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The Scholars’ Circle & Insighters Radio- Feb. 24th, 2013

First, how did society develop from bands of hunter and gatherers to our current political system? Where did the concepts of accountability come from? And why was a swell of democracy followed by a decline in democratic gain? What is behind political decay? Francis Fukuyama poses these questions in his latest book, The Origins of Political Order: From Prehuman Times to the French Revolution. [ dur: 28 mins. ]

  • Francis Fukuyama, author, senior fellow at Stanford Univ.;

Then, on the Scholars’ Circle, what are the trends and consequences of increasingly unequal society? We look at inequality, its causes and consequences. [ dur: 27 mins. ]

  • Prof. Lane Kenworthy, Sociology and Political science Univ. of AZ.; Author: Progress for the Poor
  • Prof. Miles Corak,  Prof. of Economics, Univ. of Ottawa, Canada; Author: Generational Income Mobility in North America and Europe
  • Prof. Sylvia Allegretto, Center on Wage & Employment Dynamics, Labor Economist , UC Berkeley. Author : The State of Working America:

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The Scholars’ Circle & Insighters Radio- Feb. 17th, 2013

Begin with, President Obama used the state of the union address to galvanize support for his agenda. How does his state of the union compare to those of his predecessors? [ dur. 12:51 ]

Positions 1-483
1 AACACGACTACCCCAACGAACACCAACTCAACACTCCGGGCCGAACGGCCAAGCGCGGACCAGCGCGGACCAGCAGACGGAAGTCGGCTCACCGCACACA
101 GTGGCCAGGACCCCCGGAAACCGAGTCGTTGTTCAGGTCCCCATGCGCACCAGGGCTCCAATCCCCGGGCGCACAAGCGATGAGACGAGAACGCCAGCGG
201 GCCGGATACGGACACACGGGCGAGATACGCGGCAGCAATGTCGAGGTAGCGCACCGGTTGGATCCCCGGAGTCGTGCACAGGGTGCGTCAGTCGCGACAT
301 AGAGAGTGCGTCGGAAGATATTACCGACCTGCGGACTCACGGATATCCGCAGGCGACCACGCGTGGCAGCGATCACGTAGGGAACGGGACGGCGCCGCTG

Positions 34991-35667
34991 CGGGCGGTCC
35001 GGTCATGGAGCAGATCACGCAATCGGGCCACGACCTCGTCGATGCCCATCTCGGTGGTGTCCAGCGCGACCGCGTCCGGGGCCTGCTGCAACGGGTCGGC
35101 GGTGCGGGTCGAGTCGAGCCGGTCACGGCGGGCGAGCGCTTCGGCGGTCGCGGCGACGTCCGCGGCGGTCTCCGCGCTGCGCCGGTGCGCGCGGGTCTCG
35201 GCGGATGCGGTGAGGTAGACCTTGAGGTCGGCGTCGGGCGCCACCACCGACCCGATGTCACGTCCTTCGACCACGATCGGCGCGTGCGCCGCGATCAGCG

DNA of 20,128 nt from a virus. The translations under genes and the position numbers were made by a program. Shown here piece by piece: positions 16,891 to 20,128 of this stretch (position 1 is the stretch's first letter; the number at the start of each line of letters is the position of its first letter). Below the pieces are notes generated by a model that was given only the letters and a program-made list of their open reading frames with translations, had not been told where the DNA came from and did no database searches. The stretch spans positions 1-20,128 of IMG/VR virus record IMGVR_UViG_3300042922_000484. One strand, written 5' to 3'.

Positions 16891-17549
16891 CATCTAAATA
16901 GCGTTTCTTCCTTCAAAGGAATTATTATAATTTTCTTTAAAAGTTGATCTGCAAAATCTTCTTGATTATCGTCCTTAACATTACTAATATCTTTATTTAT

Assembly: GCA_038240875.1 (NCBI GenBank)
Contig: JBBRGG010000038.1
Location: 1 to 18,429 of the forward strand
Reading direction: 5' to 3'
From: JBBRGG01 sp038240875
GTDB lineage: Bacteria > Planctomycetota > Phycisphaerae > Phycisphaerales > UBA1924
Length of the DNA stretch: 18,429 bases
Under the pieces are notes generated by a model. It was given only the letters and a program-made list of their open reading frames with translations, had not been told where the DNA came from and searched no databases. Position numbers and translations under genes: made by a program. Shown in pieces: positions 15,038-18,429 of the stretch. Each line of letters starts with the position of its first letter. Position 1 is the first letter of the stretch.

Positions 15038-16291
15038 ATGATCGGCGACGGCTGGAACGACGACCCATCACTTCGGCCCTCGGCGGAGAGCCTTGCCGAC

• Ryan Lee Teten, Professor of Political Science at Univ. of Louisiana.  Author of  – Evolution of Rehtorical Presidency.

Then, for President’s Day, we’ll take a peek inside the strange political marriage of Presidents Eisenhower and Nixon and how their terms shaped US politics and policy. [ dur. 41mins. ]

  • Jeffery Frank, author, journalist;  Author of Ike and Dick of Strange Political Marriage.

Finally, we’ll revisit the 1920 founding of Black History Month and in advance of its 50th anniversary, the pivotal civil rights campaign in Birmingham. [ dur. 18 mins. ]

  • VB Franklin, Distinguished Prof. History at UC Riverside. Author of Education of Black Philidelphia.

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The Scholars’ Circle & Insighters Radio- Feb. 10th, 2013

For this Valentine’s week:

First, we look at the global advances for marriage equality, just in time for the landmark Supreme Court cases. [ dur. 15  mins. ]

  • Jenny Pizer is Senior Counsel and Director of Law and Public Policy at Lambda Legal.

Then, they may have been some of the world’s greatest thinkers but they were also great failures at love.[ dur. 12 mins. ]

  • Andrew Shaffer is the author of, “Great Philosophers Who Failed at Love,” and “Literary Rogues: A Scandalous History of Wayward Authors.”

Finally, on the Scholars’ Circle, what is love? Is it emotional? Biological? Can it be summarized by rational decision? How does it play out in society? [  dur. 28 mins. ]

  • Simon May is a Visiting Professor of Philosophy at Kings College, London. His books include, “Love: A History” and “Nietzsche’s Ethics and his War on Morality’.”
  • Bennett W. Helm is a Professor of Philosophy at Franklin & Marshall College. His books include, “Love, Friendship, and the Self: Intimate Identification and the Sociality of Persons,” and “Emotional Reason: Deliberation, Motivation, and the Nature of Value.”
  • Dr. Robert Epstein is Senior Research Psychologist at the American Institute for Behavioral Research and Technology. He is currently working on a book called “Making Love: How People Learn To Love, and How You Can Too,” which is based on his research on how love emerges over time in arranged marriages. He is also the author of, “Teen 2.0: Saving Our Children and Families from the Torment of Adolescence,” and “Cognition, Creativity, and Behavior: Selected Essays.”